The module lays the groundwork for undertaking a research project in the final year of the programme. In particular it examines different research philosophies and the basic elements of research design and how they shape and inform the research process. Core skills that will be developed include selecting an appropriate method of data collection and analysis, identifying relevant information sources, preparing and collecting data, analysing data using different approaches for qualitative and quantitative research projects, and writing the report once the research is complete.
Organisational Culture and Leadership
There is a strong inter-dependence between leadership and organisational behaviour. A specific leadership style, such as democratic or authoritarian, can have a profound influence on an organisation’s culture. But an organisation may have a particular culture that has developed for a number of reasons and leaders that do not understand this culture, or worse try to lead an organisation against the interests of an entrenched culture, often achieve sub-optimal results. The module examines how organisational culture originates and develops, and how to diagnose and define a specific culture. In the final part of the module different leadership styles and their relationship to organisational culture are analysed.
The auditing of an organisation’s financial statements is fundamental to ensuring the integrity and accuracy of the financial picture presented by management and the confidence of investors. However, this task has become more challenging as a result of the increasing complexity of company structures and the development of ever more intricate financial instruments. The module first considers the concept of auditing and its regulation before examining the basic principles of the auditing process including the analysis of an organisation’s internal controls. The module finishes by reviewing how evidence presented for audit is sampled and tested.
Corporate Social Responsibility and Business Ethics
Corporate Social Responsibility (CSR) – which involves the relationship between business organisations, governments, communities and individuals – has increased in significance as an awareness of the impact of business operations has grown. Increasingly, organisations are expected to behave ethically in areas such as human rights, supply chain management and sustainability. This responsibility extends to the way organisations manage their workforce with the rise of job insecurity through the growth of part-time and zero hours contracts, and worsening terms and conditions of employment leading to increased stress. However, it is in the area of environmental degradation through climate change and the depletion of limited natural resources that CSR is of most relevance.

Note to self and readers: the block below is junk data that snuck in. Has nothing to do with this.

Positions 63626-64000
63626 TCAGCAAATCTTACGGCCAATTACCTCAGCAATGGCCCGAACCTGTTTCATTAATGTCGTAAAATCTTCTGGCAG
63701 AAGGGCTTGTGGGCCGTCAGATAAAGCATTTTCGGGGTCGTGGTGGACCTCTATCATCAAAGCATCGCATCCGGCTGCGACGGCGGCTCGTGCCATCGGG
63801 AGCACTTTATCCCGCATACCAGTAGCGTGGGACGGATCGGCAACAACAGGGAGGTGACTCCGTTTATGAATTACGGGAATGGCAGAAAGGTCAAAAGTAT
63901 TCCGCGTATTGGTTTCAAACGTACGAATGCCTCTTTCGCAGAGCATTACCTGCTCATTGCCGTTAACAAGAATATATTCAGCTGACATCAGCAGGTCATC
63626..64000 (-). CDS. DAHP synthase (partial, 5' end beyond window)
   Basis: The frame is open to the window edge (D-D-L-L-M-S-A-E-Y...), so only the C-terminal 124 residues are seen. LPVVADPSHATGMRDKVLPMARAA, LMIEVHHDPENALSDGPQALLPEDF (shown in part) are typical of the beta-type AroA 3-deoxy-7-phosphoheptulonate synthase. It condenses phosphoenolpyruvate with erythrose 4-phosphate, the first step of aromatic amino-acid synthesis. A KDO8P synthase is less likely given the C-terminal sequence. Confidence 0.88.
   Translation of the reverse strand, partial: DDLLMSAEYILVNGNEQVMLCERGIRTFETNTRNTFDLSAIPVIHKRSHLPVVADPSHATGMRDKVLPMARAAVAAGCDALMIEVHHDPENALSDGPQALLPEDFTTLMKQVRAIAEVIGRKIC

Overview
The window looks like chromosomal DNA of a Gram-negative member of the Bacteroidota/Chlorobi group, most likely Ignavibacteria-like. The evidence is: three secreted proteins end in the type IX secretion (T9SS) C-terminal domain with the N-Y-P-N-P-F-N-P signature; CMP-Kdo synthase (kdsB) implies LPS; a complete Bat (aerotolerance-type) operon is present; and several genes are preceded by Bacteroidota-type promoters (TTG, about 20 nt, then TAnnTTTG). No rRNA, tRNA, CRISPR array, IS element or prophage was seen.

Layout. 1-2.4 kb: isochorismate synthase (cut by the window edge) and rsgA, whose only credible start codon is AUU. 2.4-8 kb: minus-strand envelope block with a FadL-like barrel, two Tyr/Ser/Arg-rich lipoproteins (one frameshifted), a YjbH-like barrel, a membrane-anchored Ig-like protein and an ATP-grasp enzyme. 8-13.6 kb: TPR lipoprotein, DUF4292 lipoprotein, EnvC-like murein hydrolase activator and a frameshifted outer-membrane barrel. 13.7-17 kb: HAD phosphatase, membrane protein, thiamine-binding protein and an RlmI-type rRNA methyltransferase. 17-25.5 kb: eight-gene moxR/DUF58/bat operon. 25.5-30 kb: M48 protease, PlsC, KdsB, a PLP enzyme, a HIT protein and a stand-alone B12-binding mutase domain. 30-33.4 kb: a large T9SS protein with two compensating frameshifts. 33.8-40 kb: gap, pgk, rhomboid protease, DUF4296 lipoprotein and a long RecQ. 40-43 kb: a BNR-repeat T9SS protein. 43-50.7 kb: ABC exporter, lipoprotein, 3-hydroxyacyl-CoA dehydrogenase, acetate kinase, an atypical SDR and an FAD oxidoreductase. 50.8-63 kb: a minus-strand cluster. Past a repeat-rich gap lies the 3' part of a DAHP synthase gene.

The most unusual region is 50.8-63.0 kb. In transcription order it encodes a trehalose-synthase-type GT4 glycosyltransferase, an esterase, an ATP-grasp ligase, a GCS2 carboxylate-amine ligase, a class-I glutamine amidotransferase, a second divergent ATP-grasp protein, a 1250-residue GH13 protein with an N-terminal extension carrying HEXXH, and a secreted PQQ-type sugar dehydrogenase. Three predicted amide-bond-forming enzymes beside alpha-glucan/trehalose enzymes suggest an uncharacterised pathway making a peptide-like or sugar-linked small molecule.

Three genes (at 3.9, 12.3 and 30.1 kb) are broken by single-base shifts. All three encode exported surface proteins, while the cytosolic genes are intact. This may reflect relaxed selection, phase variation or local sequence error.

Corporate Financial Management
Corporate finance is concerned with the different ways organisations can raise finance and invest in assets in order to grow their business. There are three sources of finance for investment; internally generated cash flow, by borrowing and by selling shares. The central focus of corporate finance is the decision on what investments should be made and how it should be financed. However, both raising finance and investment involves risk and fundamental to the function of corporate finance is assessing the likely return on investments and manage the risk of raising finance.
Normally the course will involve three years of full-time study with an additional year for the foundation option.
The BSc (Hons) Business Management programme is delivered through a full-time of formal lectures, workshops and seminars.
Various methods are used to assess each module including essays, reflective assignments, written reports, oral reports, case studies and projects. There will be time-constrained examinations also for selected modules.
Students who are awarded a minimum of a 2(2) classification can progress to a range of university Masters programmes in a relevant subject area, including MSc in Accounting and Finance and MBA. Students can claim exemptions for many of the modules for professional courses like ACCA. Students can also progress in employment in a range of positions with supervisory, team leading or managerial roles.
Please talk to our admissions team now.